Danaharta-Tajuddin Ramli Out-Of-Court Settlement: Elements Of Frauds And Criminal Breach Of Fiduciary Duties Must Be Investigated Fully

While KEADILAN acknowledges the legal right of Danaharta and Tan Sri Tajuddin Ramli to settle out-of-court legal suits concerning a RM589 million debt incurred by the latter for his purchase of MAS shares, the authorities cannot ignore that there have been a series of police and MACC reports made against the former corporate figure.

He has been accused of masterminding various fraudulent transactions that constitute a serious breach of fiduciary and statutory duties that had partly contributed to MAS’ disadvantaged financial performance ever since his tenure at the national airlines. In particular, two police reports dated 4th January 2002 (Dang Wangi Report 347/02) and 4th May 2005 (Dang Wangi Report 12532/05) had been lodged by MAS to press for his accountability for the fraudulent transactions.

It is a known fact that MAS was a pride of the nation with RM600 million cash reserve when he took over in 1994, but ended up with accumulated losses of RM8 billion when he left in 2001. The financial burden inherited from the accumulated losses during his time continues to cash a shadow over MAS’ financial performance in spite of successive business turnaround plans implemented since his departure.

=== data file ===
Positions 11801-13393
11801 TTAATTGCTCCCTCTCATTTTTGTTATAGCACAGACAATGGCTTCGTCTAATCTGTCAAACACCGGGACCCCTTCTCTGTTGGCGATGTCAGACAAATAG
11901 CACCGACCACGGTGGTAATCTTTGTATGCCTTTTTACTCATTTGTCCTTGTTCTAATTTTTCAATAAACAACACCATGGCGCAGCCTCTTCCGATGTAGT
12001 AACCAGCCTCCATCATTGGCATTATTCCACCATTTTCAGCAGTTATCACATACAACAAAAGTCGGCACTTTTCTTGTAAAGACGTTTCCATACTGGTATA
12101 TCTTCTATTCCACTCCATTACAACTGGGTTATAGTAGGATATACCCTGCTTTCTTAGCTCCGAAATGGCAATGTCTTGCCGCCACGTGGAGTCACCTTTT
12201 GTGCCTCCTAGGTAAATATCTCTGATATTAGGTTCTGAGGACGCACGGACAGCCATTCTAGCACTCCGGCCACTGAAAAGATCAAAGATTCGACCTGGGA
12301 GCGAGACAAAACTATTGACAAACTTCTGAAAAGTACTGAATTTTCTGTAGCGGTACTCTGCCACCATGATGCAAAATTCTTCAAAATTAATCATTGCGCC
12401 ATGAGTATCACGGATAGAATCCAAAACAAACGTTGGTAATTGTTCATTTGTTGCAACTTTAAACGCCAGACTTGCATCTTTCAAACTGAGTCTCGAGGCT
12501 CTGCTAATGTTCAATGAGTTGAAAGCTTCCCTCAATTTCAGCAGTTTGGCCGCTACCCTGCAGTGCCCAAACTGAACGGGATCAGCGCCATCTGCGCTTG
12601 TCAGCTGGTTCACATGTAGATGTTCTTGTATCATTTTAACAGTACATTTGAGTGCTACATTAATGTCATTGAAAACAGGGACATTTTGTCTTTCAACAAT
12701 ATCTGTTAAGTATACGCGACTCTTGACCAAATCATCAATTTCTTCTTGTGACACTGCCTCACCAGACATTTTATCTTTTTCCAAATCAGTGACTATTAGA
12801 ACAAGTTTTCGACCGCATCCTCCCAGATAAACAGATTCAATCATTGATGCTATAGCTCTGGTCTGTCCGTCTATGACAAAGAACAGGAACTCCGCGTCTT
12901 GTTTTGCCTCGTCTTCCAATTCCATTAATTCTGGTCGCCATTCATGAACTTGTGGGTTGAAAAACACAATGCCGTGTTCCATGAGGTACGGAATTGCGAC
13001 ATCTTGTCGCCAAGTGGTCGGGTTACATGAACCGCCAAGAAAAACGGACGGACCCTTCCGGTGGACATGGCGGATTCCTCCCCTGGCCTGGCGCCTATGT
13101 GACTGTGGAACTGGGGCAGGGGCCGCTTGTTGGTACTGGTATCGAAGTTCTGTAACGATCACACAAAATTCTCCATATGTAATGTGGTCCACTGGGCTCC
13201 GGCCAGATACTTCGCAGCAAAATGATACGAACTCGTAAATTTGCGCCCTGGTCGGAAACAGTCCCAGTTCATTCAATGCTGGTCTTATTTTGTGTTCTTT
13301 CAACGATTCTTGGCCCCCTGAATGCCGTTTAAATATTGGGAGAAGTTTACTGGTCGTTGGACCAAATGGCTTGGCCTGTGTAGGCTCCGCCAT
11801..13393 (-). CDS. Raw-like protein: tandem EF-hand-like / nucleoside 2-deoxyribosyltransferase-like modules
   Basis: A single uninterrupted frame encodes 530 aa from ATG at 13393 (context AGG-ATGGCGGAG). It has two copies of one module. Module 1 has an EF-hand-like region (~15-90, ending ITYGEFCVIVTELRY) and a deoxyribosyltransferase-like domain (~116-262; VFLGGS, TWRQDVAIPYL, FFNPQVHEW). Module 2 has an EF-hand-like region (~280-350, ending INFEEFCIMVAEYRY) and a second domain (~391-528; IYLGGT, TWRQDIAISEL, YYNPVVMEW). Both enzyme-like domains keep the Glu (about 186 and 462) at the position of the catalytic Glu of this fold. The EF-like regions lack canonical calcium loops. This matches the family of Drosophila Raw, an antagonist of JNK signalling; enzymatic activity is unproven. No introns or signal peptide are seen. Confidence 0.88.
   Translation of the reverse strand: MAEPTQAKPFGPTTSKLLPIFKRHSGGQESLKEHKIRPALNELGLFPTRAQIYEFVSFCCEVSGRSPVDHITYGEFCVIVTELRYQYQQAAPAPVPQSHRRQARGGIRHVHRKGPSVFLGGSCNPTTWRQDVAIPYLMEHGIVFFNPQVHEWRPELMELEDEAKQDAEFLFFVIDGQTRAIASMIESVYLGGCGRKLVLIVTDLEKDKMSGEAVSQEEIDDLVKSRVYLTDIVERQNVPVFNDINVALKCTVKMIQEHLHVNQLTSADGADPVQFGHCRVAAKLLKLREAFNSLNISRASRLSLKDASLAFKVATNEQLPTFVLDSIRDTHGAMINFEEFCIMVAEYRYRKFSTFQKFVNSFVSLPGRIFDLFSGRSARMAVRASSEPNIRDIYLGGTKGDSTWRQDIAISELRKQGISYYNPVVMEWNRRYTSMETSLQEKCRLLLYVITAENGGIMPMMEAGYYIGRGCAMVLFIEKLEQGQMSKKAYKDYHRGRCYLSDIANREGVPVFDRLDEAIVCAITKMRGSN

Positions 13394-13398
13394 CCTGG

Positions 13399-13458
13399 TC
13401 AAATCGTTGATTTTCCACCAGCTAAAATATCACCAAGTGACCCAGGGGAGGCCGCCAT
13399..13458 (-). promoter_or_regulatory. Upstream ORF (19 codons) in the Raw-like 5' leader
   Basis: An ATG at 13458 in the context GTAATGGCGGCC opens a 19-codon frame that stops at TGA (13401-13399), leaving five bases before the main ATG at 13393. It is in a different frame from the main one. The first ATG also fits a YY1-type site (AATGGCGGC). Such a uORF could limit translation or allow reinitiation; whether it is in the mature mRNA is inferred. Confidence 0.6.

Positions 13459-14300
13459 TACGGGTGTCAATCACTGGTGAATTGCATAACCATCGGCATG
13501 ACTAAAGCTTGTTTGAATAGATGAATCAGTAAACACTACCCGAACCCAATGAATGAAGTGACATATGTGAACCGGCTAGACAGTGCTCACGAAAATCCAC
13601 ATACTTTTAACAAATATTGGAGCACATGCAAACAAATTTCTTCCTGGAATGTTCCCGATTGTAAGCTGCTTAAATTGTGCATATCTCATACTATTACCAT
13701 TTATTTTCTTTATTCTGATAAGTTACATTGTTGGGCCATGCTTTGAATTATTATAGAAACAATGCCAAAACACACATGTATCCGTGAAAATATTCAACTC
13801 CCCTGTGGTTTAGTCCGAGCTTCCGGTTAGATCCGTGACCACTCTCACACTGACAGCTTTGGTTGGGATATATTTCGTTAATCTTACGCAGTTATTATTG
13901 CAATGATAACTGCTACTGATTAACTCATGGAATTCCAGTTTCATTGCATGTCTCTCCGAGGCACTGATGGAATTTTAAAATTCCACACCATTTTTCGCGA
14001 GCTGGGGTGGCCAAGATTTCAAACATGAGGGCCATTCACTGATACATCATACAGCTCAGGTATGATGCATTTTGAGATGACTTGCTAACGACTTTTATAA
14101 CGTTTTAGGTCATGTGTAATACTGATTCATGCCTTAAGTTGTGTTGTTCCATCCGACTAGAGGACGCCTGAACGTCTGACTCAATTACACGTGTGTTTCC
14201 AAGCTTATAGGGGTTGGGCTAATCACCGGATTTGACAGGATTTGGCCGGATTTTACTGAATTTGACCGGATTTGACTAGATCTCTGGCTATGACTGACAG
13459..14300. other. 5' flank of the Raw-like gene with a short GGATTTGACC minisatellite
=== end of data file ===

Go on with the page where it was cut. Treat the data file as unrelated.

Partly as a result of the accumulated losses suffered, MAS had to enter the Comprehensive Collaboration Framework (CCF) with AirAsia that is deemed to be against the interest of the majority of the workers and other stakeholders in MAS.

In this context, the allegation of criminal frauds committed by Tan Sri Tajuddin Ramli is a serious national issue as it impacts the livelihood of tens of thousands ordinary Malaysians, whose hard work went down the drain because of the mismanagement of certain corporate captains deemed close to the ruling establishment. The authorities including PDRM and MACC must explain to the public why there has not been any action taken on Tan Sri Tajuddin Ramli in spite of clear evidence adduced against him. Worse, Dato’ Seri Najib Tun Razak’s continued silence on this issue dilutes further any notion that he is serious about combating graft in the country.

On top of this, Tan Sri Tajuddin Ramli’s claim that he was a proxy in the acquisition of MAS and acted under the instruction of the then Prime Minister Tun Mahathir Mohamad warrants an investigation of the highest urgency. The fact that agencies controlled by the government (including Danaharta and GLCs) chose to back down and reached an out-of-court settlement shrouded in secrecy will inevitably strengthen Tan Sri Tajuddin Ramli’s claim that he was indeed just a proxy.

If he was a proxy, who was then the real master who should be accountable for ruining the livelihood and economic future of tens of thousands of MAS employees?


Director of Strategy

Treasurer and MP for Selayang

23 February 2012


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